The amount of 3β-hydroxysteroid oxidase and 3β-hydroxysteroid dehydrogenase depends on the amount of 3β-hydroxysteroid in the specimen and is usually more than 0.2 unit/ml per one test, preferably 10-30 units/ml for 3β-hydroxysteroid oxidase and more than 0.05 unit/ml per one test, preferably 2-4 units/ml for 3β-hydroxysteroid dehydrogenase. The amount of reduced NAD(P) can be more than the product of the amount of 3β-hydroxysteroid in the specimen times the number of cycles, and is generally in stoichiometric excess of the amount of 3β-hydroxysteroid, for example more than 50 times, preferably 100-10,000 times. The magnitude of the detectable change after the cycling reaction is completed can be determined by the amount of consumed O2 or reduced NAD(P) or generated H2 O2. As shown in cycling reaction [II] hereinbefore, the generated H2 O2 and consumed reduced NAD(P) can be linked for highly sensitive assaying. In this linked reaction, NAD(P) peroxidase is used, in general, in an amount more than 0.5 unit per one test, preferably 1-20 units. The magnitude of the detectable change can preferably be determined by measuring the consumed reduced NAD(P).

(b) Component in specimen; 3-ketosteroid:

The schema is illustrated in the following reaction: ##STR8##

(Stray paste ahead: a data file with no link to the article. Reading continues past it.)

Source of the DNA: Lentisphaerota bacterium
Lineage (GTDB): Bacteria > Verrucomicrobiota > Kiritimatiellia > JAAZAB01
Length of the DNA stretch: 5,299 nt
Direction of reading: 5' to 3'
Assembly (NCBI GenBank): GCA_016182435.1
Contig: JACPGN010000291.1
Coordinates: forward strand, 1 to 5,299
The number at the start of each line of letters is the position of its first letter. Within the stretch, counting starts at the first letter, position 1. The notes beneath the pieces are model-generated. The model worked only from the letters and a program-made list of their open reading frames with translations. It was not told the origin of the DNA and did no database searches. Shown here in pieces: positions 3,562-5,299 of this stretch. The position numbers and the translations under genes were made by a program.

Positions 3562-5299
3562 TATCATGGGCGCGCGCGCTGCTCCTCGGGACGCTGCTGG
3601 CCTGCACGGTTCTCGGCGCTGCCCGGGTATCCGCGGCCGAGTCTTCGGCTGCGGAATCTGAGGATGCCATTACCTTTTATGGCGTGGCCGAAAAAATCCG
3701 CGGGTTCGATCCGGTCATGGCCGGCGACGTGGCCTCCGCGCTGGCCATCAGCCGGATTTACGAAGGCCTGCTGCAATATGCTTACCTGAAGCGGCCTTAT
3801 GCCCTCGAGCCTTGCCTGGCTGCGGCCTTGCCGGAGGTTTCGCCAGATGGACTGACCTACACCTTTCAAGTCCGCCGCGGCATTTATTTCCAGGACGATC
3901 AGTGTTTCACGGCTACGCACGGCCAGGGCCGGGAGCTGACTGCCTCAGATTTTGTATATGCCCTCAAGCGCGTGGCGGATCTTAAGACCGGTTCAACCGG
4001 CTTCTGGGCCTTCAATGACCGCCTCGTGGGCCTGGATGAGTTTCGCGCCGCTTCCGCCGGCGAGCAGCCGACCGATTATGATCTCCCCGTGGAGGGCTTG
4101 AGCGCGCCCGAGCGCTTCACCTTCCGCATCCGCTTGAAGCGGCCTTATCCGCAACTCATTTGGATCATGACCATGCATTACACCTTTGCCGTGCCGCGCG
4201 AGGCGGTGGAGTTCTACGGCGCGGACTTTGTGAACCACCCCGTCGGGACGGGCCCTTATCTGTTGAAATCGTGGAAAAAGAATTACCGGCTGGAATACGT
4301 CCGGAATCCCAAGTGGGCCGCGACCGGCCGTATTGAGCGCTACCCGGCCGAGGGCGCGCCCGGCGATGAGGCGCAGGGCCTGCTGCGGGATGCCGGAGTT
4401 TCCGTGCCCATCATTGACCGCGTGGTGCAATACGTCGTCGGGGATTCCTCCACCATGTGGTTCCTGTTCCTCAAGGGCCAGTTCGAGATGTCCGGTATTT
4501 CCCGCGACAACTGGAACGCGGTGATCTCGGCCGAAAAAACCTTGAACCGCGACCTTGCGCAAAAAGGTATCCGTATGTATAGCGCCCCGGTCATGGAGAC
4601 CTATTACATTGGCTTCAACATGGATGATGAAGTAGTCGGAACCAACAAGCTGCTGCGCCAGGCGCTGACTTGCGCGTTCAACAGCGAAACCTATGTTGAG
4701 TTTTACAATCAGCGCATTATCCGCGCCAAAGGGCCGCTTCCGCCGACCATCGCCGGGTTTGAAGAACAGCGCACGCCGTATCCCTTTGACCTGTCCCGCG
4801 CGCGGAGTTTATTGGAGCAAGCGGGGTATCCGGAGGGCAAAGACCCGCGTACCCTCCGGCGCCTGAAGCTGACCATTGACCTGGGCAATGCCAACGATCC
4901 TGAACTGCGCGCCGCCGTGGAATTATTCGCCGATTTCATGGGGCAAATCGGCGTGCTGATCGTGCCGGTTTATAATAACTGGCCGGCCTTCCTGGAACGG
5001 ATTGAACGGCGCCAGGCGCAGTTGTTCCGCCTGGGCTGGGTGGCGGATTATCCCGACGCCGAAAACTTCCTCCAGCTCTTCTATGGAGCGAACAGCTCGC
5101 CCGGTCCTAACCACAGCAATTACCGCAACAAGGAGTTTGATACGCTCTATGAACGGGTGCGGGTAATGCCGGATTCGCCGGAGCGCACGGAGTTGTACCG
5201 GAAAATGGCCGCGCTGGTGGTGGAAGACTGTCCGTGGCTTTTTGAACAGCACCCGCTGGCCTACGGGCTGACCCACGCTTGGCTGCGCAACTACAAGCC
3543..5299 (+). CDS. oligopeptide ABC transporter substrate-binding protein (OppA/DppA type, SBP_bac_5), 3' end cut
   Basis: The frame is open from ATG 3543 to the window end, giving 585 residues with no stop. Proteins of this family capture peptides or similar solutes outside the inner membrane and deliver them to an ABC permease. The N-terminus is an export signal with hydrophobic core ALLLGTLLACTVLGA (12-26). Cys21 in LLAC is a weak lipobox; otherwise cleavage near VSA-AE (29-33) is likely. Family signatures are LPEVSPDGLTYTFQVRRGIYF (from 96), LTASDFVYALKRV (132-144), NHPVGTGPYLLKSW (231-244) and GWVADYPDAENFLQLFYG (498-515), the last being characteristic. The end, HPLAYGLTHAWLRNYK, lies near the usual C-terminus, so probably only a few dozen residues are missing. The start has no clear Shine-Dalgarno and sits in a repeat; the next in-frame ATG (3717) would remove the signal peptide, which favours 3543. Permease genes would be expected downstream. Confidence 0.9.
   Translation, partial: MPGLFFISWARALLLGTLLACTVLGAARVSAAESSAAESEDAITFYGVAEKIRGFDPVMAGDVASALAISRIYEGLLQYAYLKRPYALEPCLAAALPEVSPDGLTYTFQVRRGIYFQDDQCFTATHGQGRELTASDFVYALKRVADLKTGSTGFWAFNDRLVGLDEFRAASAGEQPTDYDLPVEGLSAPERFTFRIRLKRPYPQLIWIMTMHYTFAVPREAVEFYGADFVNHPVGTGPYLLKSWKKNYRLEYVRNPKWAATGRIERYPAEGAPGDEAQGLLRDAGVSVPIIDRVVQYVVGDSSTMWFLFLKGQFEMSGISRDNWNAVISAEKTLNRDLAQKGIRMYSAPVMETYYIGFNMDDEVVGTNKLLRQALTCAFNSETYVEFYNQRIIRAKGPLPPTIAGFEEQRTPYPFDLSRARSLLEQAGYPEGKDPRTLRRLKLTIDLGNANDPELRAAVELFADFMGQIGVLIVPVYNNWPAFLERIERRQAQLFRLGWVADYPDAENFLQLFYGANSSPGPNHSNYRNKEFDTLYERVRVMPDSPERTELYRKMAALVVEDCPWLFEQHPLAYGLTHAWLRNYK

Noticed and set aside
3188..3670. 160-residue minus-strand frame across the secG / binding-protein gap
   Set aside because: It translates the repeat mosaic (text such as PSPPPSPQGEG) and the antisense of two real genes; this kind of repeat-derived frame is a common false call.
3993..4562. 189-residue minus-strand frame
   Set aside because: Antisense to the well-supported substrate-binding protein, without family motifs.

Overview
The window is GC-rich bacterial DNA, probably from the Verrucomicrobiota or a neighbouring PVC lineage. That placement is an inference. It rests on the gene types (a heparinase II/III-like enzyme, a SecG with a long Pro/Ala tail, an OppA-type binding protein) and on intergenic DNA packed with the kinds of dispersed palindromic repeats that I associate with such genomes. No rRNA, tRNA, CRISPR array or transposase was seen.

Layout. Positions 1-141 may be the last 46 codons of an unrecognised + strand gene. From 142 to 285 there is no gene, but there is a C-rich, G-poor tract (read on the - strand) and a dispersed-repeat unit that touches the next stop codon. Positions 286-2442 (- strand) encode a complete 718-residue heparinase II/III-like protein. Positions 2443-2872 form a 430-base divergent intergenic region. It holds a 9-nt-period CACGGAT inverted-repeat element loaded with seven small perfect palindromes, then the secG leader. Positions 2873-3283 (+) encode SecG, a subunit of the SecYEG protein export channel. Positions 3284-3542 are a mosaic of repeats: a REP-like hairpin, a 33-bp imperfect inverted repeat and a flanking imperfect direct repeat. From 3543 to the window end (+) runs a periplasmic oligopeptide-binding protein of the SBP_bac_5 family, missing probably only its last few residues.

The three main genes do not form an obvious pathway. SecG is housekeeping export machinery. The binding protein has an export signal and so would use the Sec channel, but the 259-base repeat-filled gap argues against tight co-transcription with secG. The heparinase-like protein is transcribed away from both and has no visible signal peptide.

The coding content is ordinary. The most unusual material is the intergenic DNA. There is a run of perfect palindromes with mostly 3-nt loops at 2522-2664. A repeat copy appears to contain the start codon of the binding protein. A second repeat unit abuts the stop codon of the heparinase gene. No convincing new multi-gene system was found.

Any of 3β-hydroxysteroid oxidase, 3β-hydroxy-steroid dehydrogenase, O2 and reduced NAD(P) can be the component which completes cycling reaction [Ib]. In this reaction, 3-ketosteroid-3β-hydroxysteroid cycling is characterized by consuming one mole of 3-ketosteroid and reduced NAD(P) to generate one mole of NAD(P) and 3β-hydroxysteroid, then by consuming one mole of 3β-hydroxysteroid and O2 to generate one mole of H2 O2 and 3-ketosteroid. O2 can be supplied by dissolved oxygen and so 3β-hydroxysteroid oxidase, 3β-hydroxysteroid dehydrogenase and reduced NAD(P) are simply added in stoichiometric excess. The amount of 3β-hydroxysteroid dehydrogenase and of 3β-hydroxysteroid oxidase is generally more than 0.05 unit/ml for the former, and more than 0.2 unit/ml for the latter, preferably 10-30 units/ml for 3β-hydroxysteroid dehydrogenase and 2-4 units/ml for 3β-hydroxysteroid oxidase. The amount of reduced NAD(P) to be used is determined by the product of the amount of 3-ketosteroid in the specimen times the number of cycles, and is in general, in stoichiometric excess as compared with the amount of 3-ketosteroid, for example more than 50 times, preferably 100-10,000 times. The magnitude of the detectable change after completion of the cycling reaction can be determined by consumed oxygen or reduced NAD(P) or generated H2 O2. High sensitivity of assay can be achieved by using NAD(P) peroxidase as hereinbefore illustrated.